A prospective study of surgical site infection of orthopedic implant surgeries

Muhammad Thahir, Suresh Gandhi, Kalaivanan Kanniyan, Ravi Kumar


Background: Surgical-site infection accounts for approximately 10% of all hospital-acquired infections, which are estimated to double the cost of care and result in an additional mean of 6.5 days of hospital stay. We did prospective study of surgical site infection of orthopaedic implant surgeries.

Methods: The aim of the study is to assess the clinical and microbiological outcome of 125 patients who had open reduction and internal fixation with implants and prosthesis at Southern Railway Hospital from January 2006 to January 2007, and its strength of association with major risk factors using univariate analysis. In our study, Patients were allocated in to three groups as NINS risk index group 0, 1 and 2 with risk factors as duration of surgery >2 hours and ASA class ≥3. Post-operative wound infection was diagnosed based on the criteria of Center of Disease Control and assessed for the period of 6 weeks using National Nosocomial Infections Surveillance Risk Index.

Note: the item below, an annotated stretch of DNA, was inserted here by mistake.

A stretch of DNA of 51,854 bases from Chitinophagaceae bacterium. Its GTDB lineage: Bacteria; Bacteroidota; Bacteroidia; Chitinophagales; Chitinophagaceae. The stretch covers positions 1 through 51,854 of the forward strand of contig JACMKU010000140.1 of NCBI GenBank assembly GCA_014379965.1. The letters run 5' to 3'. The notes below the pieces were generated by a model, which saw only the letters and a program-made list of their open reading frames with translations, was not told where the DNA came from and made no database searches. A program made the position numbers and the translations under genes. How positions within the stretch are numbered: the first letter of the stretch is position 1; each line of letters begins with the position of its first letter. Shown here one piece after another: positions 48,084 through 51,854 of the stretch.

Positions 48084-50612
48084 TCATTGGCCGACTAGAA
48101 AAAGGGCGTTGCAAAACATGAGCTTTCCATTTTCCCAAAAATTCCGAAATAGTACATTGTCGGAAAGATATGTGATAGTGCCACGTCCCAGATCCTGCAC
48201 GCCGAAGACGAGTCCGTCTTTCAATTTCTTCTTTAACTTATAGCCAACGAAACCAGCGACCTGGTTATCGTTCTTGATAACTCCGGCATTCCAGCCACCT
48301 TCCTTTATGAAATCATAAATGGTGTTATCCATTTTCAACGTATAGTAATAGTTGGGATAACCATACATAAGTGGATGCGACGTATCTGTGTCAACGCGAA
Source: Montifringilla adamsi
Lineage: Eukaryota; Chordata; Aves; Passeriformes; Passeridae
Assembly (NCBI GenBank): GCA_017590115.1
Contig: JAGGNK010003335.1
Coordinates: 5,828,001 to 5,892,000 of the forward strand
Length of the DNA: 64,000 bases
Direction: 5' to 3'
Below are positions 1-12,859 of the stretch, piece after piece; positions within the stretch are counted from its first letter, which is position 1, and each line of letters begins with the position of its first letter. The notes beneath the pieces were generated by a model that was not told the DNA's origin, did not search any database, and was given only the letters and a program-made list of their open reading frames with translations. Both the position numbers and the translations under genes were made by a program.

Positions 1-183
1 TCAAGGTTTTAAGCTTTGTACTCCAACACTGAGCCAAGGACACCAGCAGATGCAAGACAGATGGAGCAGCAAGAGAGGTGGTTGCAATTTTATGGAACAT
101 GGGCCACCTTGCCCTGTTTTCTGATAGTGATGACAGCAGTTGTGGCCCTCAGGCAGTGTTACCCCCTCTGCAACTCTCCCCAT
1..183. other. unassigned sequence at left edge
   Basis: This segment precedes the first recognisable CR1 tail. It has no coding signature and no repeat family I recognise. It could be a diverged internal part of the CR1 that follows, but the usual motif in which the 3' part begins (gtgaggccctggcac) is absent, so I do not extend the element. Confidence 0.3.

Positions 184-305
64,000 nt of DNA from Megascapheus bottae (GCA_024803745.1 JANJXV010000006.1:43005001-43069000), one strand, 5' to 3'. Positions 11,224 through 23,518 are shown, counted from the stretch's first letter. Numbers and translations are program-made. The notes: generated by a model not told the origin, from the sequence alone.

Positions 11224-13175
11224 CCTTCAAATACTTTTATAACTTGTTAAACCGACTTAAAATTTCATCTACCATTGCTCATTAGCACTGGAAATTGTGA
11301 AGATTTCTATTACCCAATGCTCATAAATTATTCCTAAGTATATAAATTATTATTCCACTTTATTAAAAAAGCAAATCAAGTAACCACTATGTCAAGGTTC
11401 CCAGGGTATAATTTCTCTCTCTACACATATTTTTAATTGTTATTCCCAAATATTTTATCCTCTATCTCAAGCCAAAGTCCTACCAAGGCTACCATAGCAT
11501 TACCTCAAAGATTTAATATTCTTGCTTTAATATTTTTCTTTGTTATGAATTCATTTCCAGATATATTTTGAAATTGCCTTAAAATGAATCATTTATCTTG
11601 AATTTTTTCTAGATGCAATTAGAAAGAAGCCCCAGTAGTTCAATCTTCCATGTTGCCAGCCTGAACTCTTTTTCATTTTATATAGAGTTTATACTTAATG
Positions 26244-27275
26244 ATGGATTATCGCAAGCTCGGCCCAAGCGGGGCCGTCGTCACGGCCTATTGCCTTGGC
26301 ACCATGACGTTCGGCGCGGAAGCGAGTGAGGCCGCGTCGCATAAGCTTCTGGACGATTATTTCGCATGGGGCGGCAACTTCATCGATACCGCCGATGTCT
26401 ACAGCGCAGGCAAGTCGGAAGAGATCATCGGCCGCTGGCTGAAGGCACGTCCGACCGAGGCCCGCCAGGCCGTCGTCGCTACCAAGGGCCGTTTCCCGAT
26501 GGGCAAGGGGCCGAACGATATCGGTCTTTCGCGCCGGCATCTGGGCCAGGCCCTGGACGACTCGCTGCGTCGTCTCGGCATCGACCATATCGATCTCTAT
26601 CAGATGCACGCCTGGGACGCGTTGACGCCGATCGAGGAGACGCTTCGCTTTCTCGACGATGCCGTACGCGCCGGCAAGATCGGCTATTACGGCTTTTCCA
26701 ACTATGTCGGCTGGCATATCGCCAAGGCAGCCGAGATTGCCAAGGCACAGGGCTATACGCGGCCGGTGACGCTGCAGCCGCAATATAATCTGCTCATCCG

Results: There were 87 male and 38 females in the study. From 125 Patients, 13 patients had post-operative superficial surgical site infection and presented within 21 days of operation. The infection rate was 10.4%. Two Patients developed deep infection after 6 weeks of study. All the cases with superficial infection were followed at regular intervals, 11 cases resolved with regular dressing and antibiotics but 2 cases continued to discharge sinus up to 3 months.

Conclusions: The study showed that the risk of infection rate increased significantly with ASA score, duration of surgery, obesity and NINS risk index. There was no significant association of infection rate with age, diabetes and smoking. 


Surgical Site Infection, NINS risk index, ASA class

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